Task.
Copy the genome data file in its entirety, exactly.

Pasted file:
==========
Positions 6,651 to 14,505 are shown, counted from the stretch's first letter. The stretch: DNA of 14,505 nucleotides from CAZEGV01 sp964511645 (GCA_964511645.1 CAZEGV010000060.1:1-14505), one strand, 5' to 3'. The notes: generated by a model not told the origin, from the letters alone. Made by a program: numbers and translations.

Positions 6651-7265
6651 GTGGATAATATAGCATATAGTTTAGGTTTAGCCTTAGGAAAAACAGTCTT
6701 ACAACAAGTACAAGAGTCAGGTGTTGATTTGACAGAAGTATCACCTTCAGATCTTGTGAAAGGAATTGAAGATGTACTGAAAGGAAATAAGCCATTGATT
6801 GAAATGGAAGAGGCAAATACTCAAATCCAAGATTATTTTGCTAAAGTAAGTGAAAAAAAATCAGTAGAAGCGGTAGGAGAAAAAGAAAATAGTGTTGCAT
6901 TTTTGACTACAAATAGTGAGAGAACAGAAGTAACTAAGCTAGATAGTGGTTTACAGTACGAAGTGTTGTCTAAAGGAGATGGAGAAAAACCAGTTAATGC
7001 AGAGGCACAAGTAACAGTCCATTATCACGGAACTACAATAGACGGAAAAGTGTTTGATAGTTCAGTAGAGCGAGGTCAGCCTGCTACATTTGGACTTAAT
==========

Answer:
Positions 6,651 to 14,505 are shown, counted from the stretch's first letter. The stretch: DNA of 14,505 nucleotides from CAZEGV01 sp964511645 (GCA_964511645.1 CAZEGV010000060.1:1-14505), one strand, 5' to 3'. The notes: generated by a model not told the origin, from the letters alone. Made by a program: numbers and translations.

Positions 6651-7265
6651 GTGGATAATATAGCATATAGTTTAGGTTTAGCCTTAGGAAAAACAGTCTT
6701 ACAACAAGTACAAGAGTCAGGTGTTGATTTGACAGAAGTATCACCTTCAGATCTTGTGAAAGGAATTGAAGATGTACTGAAAGGAAATAAGCCATTGATT
6801 GAAATGGAAGAGGCAAATACTCAAATCCAAGATTATTTTGCTAAAGTAAGTGAAAAAAAATCAGTAGAAGCGGTAGGAGAAAAAGAAAATAGTGTTGCAT
6901 TTTTGACTACAAATAGTGAGAGAACAGAAGTAACTAAGCTAGATAGTGGTTTACAGTACGAAGTGTTGTCTAAAGGAGATGGAGAAAAACCAGTTAATGC
7001 AGAGGCACAAGTAACAGTCCATTATCACGGAACTACAATAGACGGAAAAGTGTTTGATAGTTCAGTAGAGCGAGGTCAGCCTGCTACATTTGGACTTAAT